Social media allows us to post daily updates on what we're doing, where we're going and how productive we're being and slapping a #nevernotworking hashtag on it.

Chinwé Williams, a board-certified counselor at Meaningful Solutions Counseling & Consulting, says everyone has reasons for wanting to be constantly occupied, ranging from FOMO (fear of missing out) and keeping up with the Joneses to job security and feelings of inadequacy. 

"We sort of associate being busy almost as a status symbol," Williams says. "It’s an indication that we are important. In some cases, we feel more valued and it speaks to our worth."

The therapist says that while work, paid or volunteer, is good for our well-being and contributes to an overall sense of happiness and confidence, bringing work home can have a negative impact. We think the more we work, the more productive we'll be, Williams says, and that's not necessarily true – doing so will only result in burnout. 

"Burnout isn’t taken as seriously as it should," Williams says. She gets clients who tell her, " 'Thirty minutes have passed and I’m still crafting the same email' – that’s not normal. 'It’s taking me hours and hours to do something that normally takes 20 minutes,' that's a sign of burnout."

She says it's important to note that stress manifests itself in different ways and that people should avoid the comparison trap. Williams advises against looking at your co-workers' or friends' lives on social media and thinking, "They're able to get all of this done, what's wrong with me?"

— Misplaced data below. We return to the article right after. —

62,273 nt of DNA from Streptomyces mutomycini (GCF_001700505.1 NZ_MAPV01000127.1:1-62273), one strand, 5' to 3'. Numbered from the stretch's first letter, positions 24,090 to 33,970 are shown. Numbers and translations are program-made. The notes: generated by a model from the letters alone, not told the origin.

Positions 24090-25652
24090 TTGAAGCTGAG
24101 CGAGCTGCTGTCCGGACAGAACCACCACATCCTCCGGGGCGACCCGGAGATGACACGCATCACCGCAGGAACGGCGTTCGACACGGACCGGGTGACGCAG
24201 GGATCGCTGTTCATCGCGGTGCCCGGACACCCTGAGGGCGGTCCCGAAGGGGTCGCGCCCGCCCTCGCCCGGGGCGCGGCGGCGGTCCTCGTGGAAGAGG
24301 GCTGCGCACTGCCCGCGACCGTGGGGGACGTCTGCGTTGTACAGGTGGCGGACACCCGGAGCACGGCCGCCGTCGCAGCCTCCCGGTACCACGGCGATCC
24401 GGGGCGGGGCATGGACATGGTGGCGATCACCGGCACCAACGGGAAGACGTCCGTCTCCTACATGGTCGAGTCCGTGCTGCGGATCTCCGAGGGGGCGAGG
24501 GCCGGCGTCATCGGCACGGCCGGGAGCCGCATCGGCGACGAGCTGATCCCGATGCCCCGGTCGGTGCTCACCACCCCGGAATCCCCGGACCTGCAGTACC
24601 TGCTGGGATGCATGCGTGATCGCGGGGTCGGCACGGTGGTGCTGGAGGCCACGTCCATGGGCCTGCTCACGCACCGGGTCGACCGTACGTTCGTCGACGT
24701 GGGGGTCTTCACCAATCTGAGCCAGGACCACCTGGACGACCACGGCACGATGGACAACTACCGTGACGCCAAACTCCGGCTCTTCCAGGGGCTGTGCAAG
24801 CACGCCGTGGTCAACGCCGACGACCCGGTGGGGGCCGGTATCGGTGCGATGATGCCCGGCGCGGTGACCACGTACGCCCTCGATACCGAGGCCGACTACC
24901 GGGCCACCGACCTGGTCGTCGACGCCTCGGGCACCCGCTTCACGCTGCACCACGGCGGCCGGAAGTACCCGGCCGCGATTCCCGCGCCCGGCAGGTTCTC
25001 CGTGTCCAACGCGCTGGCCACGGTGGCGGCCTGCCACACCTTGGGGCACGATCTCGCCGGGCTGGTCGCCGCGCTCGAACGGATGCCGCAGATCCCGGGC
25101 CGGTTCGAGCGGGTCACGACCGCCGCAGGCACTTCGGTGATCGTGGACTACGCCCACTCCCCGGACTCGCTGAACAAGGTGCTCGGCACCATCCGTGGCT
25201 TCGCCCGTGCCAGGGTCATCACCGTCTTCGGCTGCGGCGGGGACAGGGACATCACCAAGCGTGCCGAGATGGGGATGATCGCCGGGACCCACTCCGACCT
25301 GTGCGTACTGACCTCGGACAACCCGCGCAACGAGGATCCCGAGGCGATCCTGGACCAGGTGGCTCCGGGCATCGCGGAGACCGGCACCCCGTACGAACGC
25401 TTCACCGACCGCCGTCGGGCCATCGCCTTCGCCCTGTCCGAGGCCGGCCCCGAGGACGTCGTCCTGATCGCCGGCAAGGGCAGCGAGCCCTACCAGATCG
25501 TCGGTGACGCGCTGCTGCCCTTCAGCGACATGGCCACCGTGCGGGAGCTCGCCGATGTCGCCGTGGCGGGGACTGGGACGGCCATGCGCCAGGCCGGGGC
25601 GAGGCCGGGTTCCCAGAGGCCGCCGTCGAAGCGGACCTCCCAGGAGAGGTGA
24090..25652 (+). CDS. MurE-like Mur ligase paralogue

Minnicks was forced to take time off from her business after needing emergency surgery. She's now on mandated rest for six weeks and said she felt like she "was going crazy" the first two weeks.

"I understood I needed to take care of myself, but I was so torn because I still needed to take care of my business, too," she says. 

"I’m starting to realize that some people have a problem with stillness. It creates this sense of anxiety, it’s kind of like a drug in a way. A lot of people try to stay busy to avoid what comes with stillness."

Experts say it's OK to say no and step back from your professional and personal responsibilities. 

"One of the saddest things is that we don’t create space just for being," Sallee says. "I mean that in every sense of the word – just sitting and thinking." 

If you're really deep into a project that you can't get out of and are experiencing burnout, even a five- or 10-minute intentional walk to clear your mind and get a breath of fresh air can be beneficial, Williams says. 

She also suggests socializing outside of your immediate friend and professional circle, so you can take your mind off what people in your life or your industry are or aren't accomplishing. 

We're more than what we do for a living, Sallee says, and taking time off to care for your personal life shouldn't be frowned upon. 

"Our worth is not just what we do, it’s who we are as a holistic human," she says.